Generally favorable reviews- based on 64 Ratings
Dec 7, 2012This guy imagined a good movie, but he wasn't able to do it. He got lost in typical pretentious mystification of art-house European cinema. A simple e strong story about social disorder is wasted on the director's need to profess his affiliation to a Cannes-type cinema. Great photography and excellent camera operation wasted on scenes that result remarkably boring. Acting direction has many ridiculous and amateurish moments. Beautiful music is also wasted when it's not used on the proper moments. In short, a film that could have been good if the director was more concerned with the film he wanted to make then he was with the kind of cinema from which he intends to move away from.… Full Review »
Feb 20, 2011Skillfully structured - There are those filmmakers that have the ability to change our perception of film as a medium for telling stories through images and dialog, communicating with a universal audience and creating awareness. Directors like Campion, Loach, Bergman, Kubrick, Kieslowski and Tarkovsky are certainly some of those, and i had a similar experience after watching BÃ¨la Tarr`s third feature, co-directed by Agnes Hranitzky, which tells the story of an utterly cold Hungarian town where the inhabitants await the arrival of a traveling circus which main attractions are a giant whale and a deformed speaking figure called The Prince. Most of the residents are suspicious about the upcoming event, but the local postman named Janus perceives it as a good sign.
While viewing this film i instantly began thinking of other east European directors such as Alexandr Sokurov, Theo Angelopoulos and Andrei Zvyagintsev who's film are marked by their focus on visual composition, length, long takes and concise dialog. BÃ¨la Tarr's dark and tender vision of life in a remote provincial town is filmed in black and white, contains 39 long takes during a runtime of 225 minutes, is told through long monologues and concentrated dialog, uses natural sounds and has an unforgettable instrumental theme song composed by the directors longtime companion MihÃ ly Vig. This theme song and the refined black and white photography which was created by four photographers, evokes the collective state of mind of the citizens in the town and elevates the powerful moods which becomes a large character within this skillfully structured film. "Werckmeister Harmonies" an adaptation of a novel called "The Melancholy Of Resistance" which was written by LÃ szlÃ² Krazsnahorkai in 1989 and the movie title refers to Andreas Wercmeister (1645-1706), a composer from the Baroque era and a musical theorist. It is a chronologically narrated character study about a man who's faith is immensely challenged when he begins to realize what is actually happening to the human kind he so firmly believes in. The story written by BÃ¨la Tarr and LÃ szlÃ² Krazsnahorkai follows the main character during the course of one eventful day as he walks through the streets of his hometown looking for signs that will confirm his believes. The caring and childishly curious Janus is brought to life by German actor Lars Rudolph who appeared in Hal Hartley's "Flirt" (1995) and Tom Tykwer's "The Princess and the Warrior" (2000). With a mysterious face that expresses a string of emotions and a subtly underplayed performance, he creates a rare and intriguing character. I consider this slow-paced fictional drama as a small masterpiece that communicates it's message with conviction and tells a credible story that is not hard to follow, but not always easy to watch. BÃ¨la Tarr and Agnes Hranitzky's directing is commendable, their realized vision is magnificent, the acting is overall convincing, the opening scene is a striking example of cinematic art and what eventually puts all the pieces together and pointedly contrasts the common feelings of sadness that imprisons the souls of this film, is Hungarian composer, poet and songwriter MihÃ ly Vig`s spiritual music.… Full Review »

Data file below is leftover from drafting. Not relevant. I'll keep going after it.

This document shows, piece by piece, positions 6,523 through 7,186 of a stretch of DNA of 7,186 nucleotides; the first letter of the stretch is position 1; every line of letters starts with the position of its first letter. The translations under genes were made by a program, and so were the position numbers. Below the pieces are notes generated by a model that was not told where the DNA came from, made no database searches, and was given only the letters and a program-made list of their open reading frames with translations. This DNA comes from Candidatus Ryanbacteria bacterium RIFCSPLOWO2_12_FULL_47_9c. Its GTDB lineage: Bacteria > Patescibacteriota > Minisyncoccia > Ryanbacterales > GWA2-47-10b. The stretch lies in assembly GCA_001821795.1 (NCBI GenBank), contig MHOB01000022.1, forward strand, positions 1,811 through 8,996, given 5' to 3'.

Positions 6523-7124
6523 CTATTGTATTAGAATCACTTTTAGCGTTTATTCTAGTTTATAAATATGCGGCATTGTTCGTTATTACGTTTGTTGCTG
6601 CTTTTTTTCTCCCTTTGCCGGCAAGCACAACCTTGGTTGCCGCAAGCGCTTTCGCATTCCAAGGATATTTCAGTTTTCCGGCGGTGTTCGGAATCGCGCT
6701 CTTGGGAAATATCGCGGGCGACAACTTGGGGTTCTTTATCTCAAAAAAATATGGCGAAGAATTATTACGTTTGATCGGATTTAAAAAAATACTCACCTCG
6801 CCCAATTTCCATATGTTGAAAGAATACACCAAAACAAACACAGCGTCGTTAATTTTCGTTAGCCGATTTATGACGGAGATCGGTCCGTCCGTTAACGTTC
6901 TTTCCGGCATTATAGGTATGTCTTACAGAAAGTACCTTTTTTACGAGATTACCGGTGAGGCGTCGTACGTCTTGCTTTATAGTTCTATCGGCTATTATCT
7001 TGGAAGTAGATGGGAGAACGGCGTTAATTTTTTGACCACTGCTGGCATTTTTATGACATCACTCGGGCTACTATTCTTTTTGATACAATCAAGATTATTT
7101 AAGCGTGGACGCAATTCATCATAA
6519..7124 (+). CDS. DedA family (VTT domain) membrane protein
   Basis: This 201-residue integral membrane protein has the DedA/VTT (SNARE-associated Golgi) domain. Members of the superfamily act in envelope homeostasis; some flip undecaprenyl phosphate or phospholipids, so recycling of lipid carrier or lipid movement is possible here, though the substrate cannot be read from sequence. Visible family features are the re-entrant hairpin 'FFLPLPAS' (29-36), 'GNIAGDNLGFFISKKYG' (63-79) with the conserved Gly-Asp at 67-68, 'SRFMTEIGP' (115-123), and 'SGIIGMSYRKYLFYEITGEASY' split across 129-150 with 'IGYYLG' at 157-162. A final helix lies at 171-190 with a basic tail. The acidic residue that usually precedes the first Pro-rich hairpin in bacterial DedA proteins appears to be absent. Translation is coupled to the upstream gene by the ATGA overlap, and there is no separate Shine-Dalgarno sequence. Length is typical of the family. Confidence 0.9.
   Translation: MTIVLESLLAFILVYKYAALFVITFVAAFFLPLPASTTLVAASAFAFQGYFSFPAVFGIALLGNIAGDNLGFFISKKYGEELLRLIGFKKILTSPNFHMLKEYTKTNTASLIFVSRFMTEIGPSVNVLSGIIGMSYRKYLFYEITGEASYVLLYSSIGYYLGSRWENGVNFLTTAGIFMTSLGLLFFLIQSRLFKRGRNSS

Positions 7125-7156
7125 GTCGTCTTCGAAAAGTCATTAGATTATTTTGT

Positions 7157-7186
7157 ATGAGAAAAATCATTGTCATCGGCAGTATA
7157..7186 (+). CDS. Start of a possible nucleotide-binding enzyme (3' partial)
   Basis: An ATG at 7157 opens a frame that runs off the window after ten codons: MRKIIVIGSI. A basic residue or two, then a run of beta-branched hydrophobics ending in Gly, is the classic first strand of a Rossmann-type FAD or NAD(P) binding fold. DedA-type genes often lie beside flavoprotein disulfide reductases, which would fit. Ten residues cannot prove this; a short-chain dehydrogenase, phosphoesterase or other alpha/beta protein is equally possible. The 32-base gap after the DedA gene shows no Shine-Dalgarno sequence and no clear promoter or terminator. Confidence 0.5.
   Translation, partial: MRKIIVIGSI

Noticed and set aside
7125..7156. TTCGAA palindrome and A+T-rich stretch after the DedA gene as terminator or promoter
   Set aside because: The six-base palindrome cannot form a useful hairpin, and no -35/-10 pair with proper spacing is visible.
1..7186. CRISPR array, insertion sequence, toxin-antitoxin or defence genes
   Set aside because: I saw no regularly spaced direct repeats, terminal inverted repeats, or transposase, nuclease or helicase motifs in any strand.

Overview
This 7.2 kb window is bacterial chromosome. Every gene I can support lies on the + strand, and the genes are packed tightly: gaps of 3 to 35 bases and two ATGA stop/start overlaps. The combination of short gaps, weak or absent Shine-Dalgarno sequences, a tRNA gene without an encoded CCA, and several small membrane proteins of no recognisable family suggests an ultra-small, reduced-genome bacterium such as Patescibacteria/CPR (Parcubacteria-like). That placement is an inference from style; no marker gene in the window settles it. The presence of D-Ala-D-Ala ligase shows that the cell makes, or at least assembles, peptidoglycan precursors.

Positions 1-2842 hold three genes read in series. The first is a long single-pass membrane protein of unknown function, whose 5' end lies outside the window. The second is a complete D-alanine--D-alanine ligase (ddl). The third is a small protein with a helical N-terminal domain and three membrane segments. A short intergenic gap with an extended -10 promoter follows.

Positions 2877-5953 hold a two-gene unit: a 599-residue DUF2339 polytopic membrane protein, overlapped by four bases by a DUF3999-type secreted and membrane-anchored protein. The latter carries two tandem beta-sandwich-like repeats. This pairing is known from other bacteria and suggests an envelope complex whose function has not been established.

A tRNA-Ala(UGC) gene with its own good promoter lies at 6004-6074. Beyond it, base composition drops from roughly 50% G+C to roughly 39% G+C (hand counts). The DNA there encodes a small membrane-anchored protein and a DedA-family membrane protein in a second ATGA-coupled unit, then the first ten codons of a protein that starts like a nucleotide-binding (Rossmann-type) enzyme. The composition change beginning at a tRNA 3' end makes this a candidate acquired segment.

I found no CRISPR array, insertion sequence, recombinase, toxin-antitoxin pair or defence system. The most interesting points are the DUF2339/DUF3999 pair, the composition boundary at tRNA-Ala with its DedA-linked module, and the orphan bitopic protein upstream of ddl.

AndresZ.Jun 16, 2007Bela Tarr's surreal epic is an advance in pure avant-garde mastery - proof of Tarr's rise to power in Hungary. There are only 39 shots in the film, yet all are evocative of the presence of true magic. Along side with the great roles in the film, Tarr's mise-en-scene is flawless at capturing the fear and atmospheric in its perfectly realized milieu. By far, "Werckmeister Harmonies" is, in every sense of the word, a masterpiece.… Full Review »